Nor is her transgender sister’s legal fight with their local school district over her right to use women’s bathrooms.
Jackie Evancho is the only solo act currently confirmed to be performing Donald Trump’s presidential inauguration next week. And while her appearance has drawn criticism, she says her decision to accept the President-elect’s invitation is “not political.”
“I just kind of thought that this is for my country,” the 16-year-old told the New York Times. “So if people are going to hate on me it’s for the wrong reason.”
While many musicians have publicly declined invitations to perform at the event, Jackie’s position has raised eyebrows because of her 18-year-old transgender sister Juliet Evancho and her lawsuit against their local school district in Pennsylvania over her right to use women’s bathrooms.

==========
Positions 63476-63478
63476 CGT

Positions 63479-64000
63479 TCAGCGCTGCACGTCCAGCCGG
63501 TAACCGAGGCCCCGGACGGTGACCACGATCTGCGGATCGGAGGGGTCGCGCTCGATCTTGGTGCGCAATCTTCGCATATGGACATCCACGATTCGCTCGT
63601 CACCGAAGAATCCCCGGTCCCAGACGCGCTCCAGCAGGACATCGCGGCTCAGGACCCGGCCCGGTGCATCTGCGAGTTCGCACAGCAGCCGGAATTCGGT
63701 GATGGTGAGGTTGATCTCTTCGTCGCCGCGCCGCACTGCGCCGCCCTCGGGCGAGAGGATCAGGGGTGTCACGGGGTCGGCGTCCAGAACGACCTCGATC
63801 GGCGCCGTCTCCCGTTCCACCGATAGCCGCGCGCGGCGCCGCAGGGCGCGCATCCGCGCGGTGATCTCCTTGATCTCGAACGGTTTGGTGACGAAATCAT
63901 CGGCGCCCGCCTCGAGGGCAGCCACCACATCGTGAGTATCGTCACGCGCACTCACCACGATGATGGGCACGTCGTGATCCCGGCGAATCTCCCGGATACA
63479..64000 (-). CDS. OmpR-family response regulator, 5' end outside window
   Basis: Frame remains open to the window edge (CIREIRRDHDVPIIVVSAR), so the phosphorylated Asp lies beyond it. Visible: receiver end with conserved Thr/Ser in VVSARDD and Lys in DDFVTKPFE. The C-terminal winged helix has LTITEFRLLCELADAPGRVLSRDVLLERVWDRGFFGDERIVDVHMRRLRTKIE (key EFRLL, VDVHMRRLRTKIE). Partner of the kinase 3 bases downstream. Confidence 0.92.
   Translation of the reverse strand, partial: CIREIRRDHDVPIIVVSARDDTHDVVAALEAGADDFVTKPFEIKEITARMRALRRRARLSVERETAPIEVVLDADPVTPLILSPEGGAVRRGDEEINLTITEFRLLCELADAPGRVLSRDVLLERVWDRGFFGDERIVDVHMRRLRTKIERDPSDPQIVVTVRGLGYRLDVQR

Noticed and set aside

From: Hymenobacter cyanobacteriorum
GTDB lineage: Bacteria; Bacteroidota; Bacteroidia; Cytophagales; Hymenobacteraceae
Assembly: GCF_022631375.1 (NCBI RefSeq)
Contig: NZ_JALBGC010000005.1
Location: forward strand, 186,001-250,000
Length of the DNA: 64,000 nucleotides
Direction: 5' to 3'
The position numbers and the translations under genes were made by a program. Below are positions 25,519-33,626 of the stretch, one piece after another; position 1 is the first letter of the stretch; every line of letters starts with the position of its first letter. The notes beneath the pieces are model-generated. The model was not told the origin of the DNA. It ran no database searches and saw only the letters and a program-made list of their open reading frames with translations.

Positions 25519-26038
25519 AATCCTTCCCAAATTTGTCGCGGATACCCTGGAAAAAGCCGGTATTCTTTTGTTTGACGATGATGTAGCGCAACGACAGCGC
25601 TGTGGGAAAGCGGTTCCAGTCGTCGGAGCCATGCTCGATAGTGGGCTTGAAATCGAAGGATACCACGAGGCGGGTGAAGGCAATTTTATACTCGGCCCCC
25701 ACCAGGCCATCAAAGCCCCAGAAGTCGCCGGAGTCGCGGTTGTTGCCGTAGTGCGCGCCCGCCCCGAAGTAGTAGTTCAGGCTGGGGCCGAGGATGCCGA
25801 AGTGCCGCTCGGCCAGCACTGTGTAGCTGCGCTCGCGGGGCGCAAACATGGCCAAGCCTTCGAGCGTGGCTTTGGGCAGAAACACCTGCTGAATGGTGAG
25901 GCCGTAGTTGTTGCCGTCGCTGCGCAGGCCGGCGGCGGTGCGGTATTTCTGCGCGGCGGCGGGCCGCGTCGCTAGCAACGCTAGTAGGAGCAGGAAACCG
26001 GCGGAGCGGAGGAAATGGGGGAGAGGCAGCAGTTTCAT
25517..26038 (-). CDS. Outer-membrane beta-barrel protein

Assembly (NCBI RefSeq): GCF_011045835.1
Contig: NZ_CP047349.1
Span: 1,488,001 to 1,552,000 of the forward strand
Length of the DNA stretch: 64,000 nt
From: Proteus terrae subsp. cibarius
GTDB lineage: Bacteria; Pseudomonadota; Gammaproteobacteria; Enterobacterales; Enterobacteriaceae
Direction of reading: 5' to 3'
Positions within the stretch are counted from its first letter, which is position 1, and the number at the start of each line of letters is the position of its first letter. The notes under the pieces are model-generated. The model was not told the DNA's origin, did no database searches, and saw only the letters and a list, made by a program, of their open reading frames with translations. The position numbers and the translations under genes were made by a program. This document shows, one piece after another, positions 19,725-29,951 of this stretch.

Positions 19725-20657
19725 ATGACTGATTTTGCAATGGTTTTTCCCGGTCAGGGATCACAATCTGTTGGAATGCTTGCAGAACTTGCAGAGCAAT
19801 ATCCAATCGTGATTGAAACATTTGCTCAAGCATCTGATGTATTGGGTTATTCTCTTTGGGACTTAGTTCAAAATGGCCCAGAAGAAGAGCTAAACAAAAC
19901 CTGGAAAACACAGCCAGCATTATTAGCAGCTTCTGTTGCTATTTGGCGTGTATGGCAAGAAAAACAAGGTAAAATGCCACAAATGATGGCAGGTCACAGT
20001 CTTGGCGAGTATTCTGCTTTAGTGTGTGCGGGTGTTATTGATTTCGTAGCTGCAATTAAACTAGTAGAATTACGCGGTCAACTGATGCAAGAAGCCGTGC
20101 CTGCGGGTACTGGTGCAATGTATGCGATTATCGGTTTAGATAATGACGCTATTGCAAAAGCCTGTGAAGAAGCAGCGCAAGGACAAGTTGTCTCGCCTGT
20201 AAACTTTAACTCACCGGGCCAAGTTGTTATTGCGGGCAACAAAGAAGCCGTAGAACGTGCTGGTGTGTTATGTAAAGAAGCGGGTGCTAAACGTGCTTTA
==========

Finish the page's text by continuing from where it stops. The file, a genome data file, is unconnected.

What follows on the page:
It’s a complicated time for the sisters. Jackie has been subject to comments online over her decision to perform at the inauguration, in spite of Trump’s vice president-elect Mike Pence’s history as governor of Indiana, where he signed into law a religious freedom act that was largely viewed as anti-LGBTQ.
But in their interview, the family remained persistent that neither issue was political and Jackie said she can “100 percent” support her sister’s fight for rights and still sing at the inauguration.
“For me it’s not political,” Jackie she said of the bathroom lawsuit. “It’s just accepting people for who they are.”
Their father, Mike Evancho, echoed that sentiment.
“We’re fighting this discrimination at the high school,” he said. “It doesn’t matter who’s going into the office, we would still fight that fight.”
Although Juliet is steadfast in supporting her sister, she won’t be attending won’t be traveling with the family to Washington, D.C. for the inauguration. She said she has “prior engagements” but will be there “in spirit.”
Read the full interview here.